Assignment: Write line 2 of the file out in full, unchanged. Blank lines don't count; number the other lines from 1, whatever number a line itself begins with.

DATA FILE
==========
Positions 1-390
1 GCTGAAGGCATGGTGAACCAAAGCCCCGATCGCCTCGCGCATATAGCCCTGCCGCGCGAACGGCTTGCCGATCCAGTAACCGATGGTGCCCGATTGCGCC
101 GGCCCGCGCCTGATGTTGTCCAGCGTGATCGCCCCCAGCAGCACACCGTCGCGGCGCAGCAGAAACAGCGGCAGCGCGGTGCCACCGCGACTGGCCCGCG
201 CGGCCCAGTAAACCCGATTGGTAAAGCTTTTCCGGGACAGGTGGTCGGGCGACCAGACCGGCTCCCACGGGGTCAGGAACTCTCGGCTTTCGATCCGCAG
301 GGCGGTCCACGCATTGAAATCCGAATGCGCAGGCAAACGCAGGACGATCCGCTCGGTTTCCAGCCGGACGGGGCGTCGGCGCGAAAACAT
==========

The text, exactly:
1 GCTGAAGGCATGGTGAACCAAAGCCCCGATCGCCTCGCGCATATAGCCCTGCCGCGCGAACGGCTTGCCGATCCAGTAACCGATGGTGCCCGATTGCGCC